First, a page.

University News

Ag Professor Creates Unique Futures and Stock Trading Program

October 31, 2007

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MACOMB, IL -- What started as a student-driven project almost two decades ago has resulted in a new market trading program perfected by a Western Illinois University agriculture professor.

Tom Drinka, who has been with the WIU agriculture department since 1982, created the The Profile Directional (TPD) Index™, based upon the Chicago Board of Trade (CBOT) Market Profile®, which was jointly developed and disseminated by J. Peter Steidlmayer ( and the CBOT in the early 1980s.

"Since its development, Market Profile® has been used extensively by floor traders at futures exchanges located in Chicago," Drinka said. "By watching trading activity using the Profile Graphic®, you can easily see that they're using it."

According to Drinka, TPD Index™ is unlike any other technical indicator.

"The traditional Profile® -- which gives traders an idea of whether price will be higher or lower the next day -- gives traders a day-to-day view of how the market is reacting to buying and selling pressure," he explained. "TPD Index™ utilizes information from the traditional Profile® to provide traders with trading signals. There's nothing else on the market like this."

It all began in 1990, when one of Drinka's students approached him with a vision of using the Market Profile® theory to create a technical indicator. The student diligently worked on the indicator and, two years later, returned to Drinka with preliminary results.

"It was the neatest thing I'd ever seen. The next several years, we worked on refining the program; then in 1999, the student had had enough and walked away. In 2000, I took his preliminary results from 1992, and started from scratch in Microsoft® Office Excel using the basic premise," he said.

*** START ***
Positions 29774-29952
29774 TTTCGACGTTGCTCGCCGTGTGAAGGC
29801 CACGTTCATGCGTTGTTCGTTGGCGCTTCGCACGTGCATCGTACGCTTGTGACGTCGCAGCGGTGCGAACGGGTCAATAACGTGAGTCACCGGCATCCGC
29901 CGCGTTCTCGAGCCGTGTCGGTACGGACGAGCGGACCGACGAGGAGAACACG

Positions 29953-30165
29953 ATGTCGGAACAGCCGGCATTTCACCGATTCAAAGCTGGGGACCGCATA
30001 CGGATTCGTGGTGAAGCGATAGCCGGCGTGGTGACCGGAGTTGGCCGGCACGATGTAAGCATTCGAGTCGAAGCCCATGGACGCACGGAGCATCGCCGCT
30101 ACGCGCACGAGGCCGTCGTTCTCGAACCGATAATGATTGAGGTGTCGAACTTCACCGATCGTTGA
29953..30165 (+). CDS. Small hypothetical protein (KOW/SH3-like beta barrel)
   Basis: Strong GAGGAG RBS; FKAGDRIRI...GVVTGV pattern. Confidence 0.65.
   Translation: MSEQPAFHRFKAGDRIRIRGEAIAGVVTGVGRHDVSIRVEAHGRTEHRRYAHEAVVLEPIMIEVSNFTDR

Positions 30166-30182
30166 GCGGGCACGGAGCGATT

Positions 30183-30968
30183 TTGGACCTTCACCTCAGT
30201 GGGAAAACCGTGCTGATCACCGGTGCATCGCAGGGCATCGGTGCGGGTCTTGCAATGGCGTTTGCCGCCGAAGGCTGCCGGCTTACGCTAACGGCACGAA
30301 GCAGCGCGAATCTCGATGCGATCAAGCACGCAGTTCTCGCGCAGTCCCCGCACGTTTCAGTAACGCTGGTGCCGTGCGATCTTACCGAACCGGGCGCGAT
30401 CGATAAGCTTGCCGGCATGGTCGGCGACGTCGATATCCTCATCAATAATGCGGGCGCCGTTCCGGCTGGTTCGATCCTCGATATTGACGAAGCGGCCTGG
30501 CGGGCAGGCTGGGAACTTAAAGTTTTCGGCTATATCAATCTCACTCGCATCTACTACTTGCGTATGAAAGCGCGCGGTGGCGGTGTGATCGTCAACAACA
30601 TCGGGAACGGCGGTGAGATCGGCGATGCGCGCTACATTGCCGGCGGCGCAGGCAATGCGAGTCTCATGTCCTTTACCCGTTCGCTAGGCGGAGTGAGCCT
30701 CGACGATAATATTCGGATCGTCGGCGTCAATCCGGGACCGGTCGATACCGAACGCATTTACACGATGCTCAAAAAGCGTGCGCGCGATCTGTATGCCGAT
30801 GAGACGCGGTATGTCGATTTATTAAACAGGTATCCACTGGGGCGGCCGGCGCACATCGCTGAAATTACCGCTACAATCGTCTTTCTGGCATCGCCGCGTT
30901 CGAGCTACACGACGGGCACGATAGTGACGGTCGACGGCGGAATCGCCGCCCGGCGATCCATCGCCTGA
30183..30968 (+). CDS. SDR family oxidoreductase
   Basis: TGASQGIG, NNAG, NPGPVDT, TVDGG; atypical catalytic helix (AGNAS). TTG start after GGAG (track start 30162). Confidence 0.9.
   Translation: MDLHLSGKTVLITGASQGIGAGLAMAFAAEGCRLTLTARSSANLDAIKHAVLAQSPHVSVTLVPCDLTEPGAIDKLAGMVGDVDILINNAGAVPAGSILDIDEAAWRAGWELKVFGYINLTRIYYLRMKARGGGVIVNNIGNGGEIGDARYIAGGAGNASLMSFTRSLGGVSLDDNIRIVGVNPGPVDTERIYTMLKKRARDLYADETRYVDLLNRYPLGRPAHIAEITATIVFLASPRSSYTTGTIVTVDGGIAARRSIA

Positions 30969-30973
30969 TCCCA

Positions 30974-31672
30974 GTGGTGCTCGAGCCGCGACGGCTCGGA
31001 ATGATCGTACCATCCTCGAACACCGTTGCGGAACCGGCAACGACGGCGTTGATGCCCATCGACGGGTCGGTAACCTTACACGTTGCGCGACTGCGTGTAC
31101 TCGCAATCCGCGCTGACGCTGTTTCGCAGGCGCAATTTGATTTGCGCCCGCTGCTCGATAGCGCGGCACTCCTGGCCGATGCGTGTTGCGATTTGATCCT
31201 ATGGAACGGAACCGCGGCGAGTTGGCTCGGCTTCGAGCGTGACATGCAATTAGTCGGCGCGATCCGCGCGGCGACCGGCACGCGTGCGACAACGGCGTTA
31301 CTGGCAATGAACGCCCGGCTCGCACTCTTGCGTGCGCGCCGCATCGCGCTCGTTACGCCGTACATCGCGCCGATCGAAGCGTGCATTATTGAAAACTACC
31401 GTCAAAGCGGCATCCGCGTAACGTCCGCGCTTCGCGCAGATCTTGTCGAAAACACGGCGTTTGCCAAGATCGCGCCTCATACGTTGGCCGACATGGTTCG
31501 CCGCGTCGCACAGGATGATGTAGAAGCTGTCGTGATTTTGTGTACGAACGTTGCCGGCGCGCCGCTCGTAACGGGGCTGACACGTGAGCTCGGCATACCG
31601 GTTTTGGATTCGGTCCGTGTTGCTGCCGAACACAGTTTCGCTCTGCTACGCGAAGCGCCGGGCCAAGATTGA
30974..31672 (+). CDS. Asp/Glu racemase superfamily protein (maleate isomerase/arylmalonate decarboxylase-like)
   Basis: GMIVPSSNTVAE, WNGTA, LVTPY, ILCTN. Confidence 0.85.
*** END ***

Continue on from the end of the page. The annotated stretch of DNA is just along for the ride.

Drinka finished beta testing the TPD Index™ in 2003. After 13 years of "blood, sweat, and tears," it was completed.

"I began searching for a partner four years ago. A commercial entity was needed to program and market the Index. Finally in the spring of this year, I was e-mailed by a customer of MarketDelta® (; he had been visiting my website, and encouraged me to approach the CEO of MarketDelta®, a Profile®-based vendor of market information," Drinka added. "I e-mailed a white paper describing the concept to Trevor Harnett, and he jumped on it."

Utilizing Drinka's spreadsheet, Harnett had it programmed for MarketDelta's® customers, and began marketing the program in October. TPD Index™ is now for sale through MarketDelta®, which has exclusive rights, and will soon be available as a plug-in for TradeStation, according to Harnett.

"The TPD Index™ is a tool to help hedgers and speculators make money in the futures and stock markets," he said. "Simply, it marries Market Profile® to a database in such a way that traders can evaluate how the market is behaving during the trading session."

In addition to helping the trading world more accurately forecast futures and stock markets, Western students also have the opportunity to learn the Index first-hand, directly from the creator. Market Profile® has been a part of Drinka's curriculum since 1987, and his courses, which take place in a real-time trading room on the WIU campus, is the only academic curriculum globally that offers students training in, as well as real-time experience with, the CBOT Market Profile®. He began teaching the TPD Index™ this fall; in Spring 2008, students will have the opportunity to use the Index in the department's trading room.

"What distinguishes TPD Index™ even further is that the program also allows users to change the timeframe [that is, daily, 60-minute, 30-minute and so on], generate trading signals and examine a chart revealing the recent performance of the Index's buy/sell signals," Drinka pointed out. "Nothing else does this. It's a big deal. And without the support of Mr. Steidlmayer, the CBOT and CQG which vends Market Profile®, none of this would have been possible."

For more information on TPD Index, visit Drinka may be reached at

Posted By: Darcie Shinberger (
Office of University Communications & Marketing